Westphal S.,Oncology and Tumorimmunology | Brinkmann H.,Oncology and Tumorimmunology | Kalupa M.,Oncology and Tumorimmunology | Wilke A.,Oncology and Tumorimmunology | And 2 more authors.
Experimental Hematology | Year: 2014

Invivo T-cell depletion using anti-T-cell antibodies is a standard procedure during allogeneic hematopoietic stem cell transplantation (allo-HSCT). Clinical data demonstrate that invivo T-cell depletion with the anti-CD52 monoclonal antibody Alemtuzumab is associated with increased relapse rates of hematologic malignancies after allo-HSCT, underlining the importance of donor Tcells for graft versus tumor activity. In contrast, recent results suggest that invivo T-cell depletion with rabbit anti-T-cell globulin (ATG) Fresenius is not associated with tumor relapse after allo-HSCT, raising the possibility that ATG mediates antitumor effects. However, data on ATG's ability to bind to tumor cells and on its effect on the induction of antibody-dependent cellular cytotoxicity (ADCC) are lacking. We used ATG Fresenius, which contains polyclonal rabbit IgG directed against the human T-lymphoma cell line Jurkat,tostudy relevant mechanisms of ATG-mediated antitumor effects, including ADCC, complement-dependent cytotoxicity, and induction of apoptosis. Based on the knowledge that Jurkat cells aberrantly express myeloid markers and B-cell markers, we hypothesized that rabbit ATG Fresenius binds to a variety of hematologic malignancies. We found that ATG specifically binds to a variety of hematologic malignancies including acute myeloid leukemia and B-cell lymphoma in a concentration-dependent manner. We demonstrate that ATG mediates antitumor activity, including induction of ADCC, complement-dependent cytotoxicity, and apoptosis, toward different hematologic malignancies. Our results contribute to abetter understanding of the effects of ATG on posttransplant immunology in patients undergoing allo-HSCT. © 2014 ISEH - International Society for Experimental Hematology.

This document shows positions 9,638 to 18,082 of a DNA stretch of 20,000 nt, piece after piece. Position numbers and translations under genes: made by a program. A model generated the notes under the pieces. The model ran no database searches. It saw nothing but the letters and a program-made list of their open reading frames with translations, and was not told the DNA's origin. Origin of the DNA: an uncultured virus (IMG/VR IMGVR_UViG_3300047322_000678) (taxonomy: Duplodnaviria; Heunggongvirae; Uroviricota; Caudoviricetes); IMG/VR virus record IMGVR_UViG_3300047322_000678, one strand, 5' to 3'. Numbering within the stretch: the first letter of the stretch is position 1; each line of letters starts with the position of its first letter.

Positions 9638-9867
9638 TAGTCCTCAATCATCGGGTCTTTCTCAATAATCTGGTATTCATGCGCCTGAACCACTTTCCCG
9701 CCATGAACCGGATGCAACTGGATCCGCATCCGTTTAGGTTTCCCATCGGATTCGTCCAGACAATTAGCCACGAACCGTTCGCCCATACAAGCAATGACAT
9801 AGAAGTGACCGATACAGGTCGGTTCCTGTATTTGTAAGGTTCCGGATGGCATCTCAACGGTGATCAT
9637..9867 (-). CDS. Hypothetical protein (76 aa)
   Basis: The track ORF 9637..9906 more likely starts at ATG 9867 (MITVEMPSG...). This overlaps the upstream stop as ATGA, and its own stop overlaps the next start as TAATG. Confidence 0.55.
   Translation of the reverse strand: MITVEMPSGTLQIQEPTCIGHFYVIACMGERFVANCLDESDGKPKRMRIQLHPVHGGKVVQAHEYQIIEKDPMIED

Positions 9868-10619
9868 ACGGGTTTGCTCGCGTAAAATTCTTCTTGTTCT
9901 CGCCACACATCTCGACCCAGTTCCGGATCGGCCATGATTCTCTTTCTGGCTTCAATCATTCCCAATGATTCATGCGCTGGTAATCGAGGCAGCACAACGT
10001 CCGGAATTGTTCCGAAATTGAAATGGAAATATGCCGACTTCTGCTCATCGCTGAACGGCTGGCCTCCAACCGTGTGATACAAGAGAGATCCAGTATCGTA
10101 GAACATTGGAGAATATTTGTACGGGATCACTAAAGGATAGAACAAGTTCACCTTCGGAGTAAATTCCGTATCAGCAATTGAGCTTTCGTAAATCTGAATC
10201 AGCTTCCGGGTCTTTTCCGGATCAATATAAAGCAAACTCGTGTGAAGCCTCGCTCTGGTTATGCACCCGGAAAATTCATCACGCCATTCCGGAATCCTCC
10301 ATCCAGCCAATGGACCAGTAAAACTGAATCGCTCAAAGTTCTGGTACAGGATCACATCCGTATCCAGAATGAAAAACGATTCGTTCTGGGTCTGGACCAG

Todorova K.,HLA Tissue Typing Laboratory | Zuber K.,HLA Tissue Typing Laboratory | Neuwirt P.,HLA Tissue Typing Laboratory | Arnold R.,Oncology and Tumorimmunology | And 3 more authors.
Tissue Antigens | Year: 2014

We report the new HLA-A*11:192 allele differing from A*11:01 by one nucleotide in exon 2. © 2014 John Wiley & Sons A/S. Published by John Wiley & Sons Ltd.


PubMed | Oncology and Tumorimmunology and Neovii Biotech
Type: Comparative Study | Journal: Experimental hematology | Year: 2014

Invivo T-cell depletion using anti-T-cell antibodies is a standard procedure during allogeneic hematopoietic stem cell transplantation (allo-HSCT). Clinical data demonstrate that invivo T-cell depletion with the anti-CD52 monoclonal antibody Alemtuzumab is associated with increased relapse rates of hematologic malignancies after allo-HSCT, underlining the importance of donor Tcells for graft versus tumor activity. In contrast, recent results suggest that invivo T-cell depletion with rabbit anti-T-cell globulin (ATG) Fresenius is not associated with tumor relapse after allo-HSCT, raising the possibility that ATG mediates antitumor effects. However, data on ATGs ability to bind to tumor cells and on its effect on the induction of antibody-dependent cellular cytotoxicity (ADCC) are lacking. We used ATG Fresenius, which contains polyclonal rabbit IgG directed against the human T-lymphoma cell line Jurkat,tostudy relevant mechanisms of ATG-mediated antitumor effects, including ADCC, complement-dependent cytotoxicity, and induction of apoptosis. Based on the knowledge that Jurkat cells aberrantly express myeloid markers and B-cell markers, we hypothesized that rabbit ATG Fresenius binds to a variety of hematologic malignancies. We found that ATG specifically binds to a variety of hematologic malignancies including acute myeloid leukemia and B-cell lymphoma in a concentration-dependent manner. We demonstrate that ATG mediates antitumor activity, including induction of ADCC, complement-dependent cytotoxicity, and apoptosis, toward different hematologic malignancies. Our results contribute to abetter understanding of the effects of ATG on posttransplant immunology in patients undergoing allo-HSCT.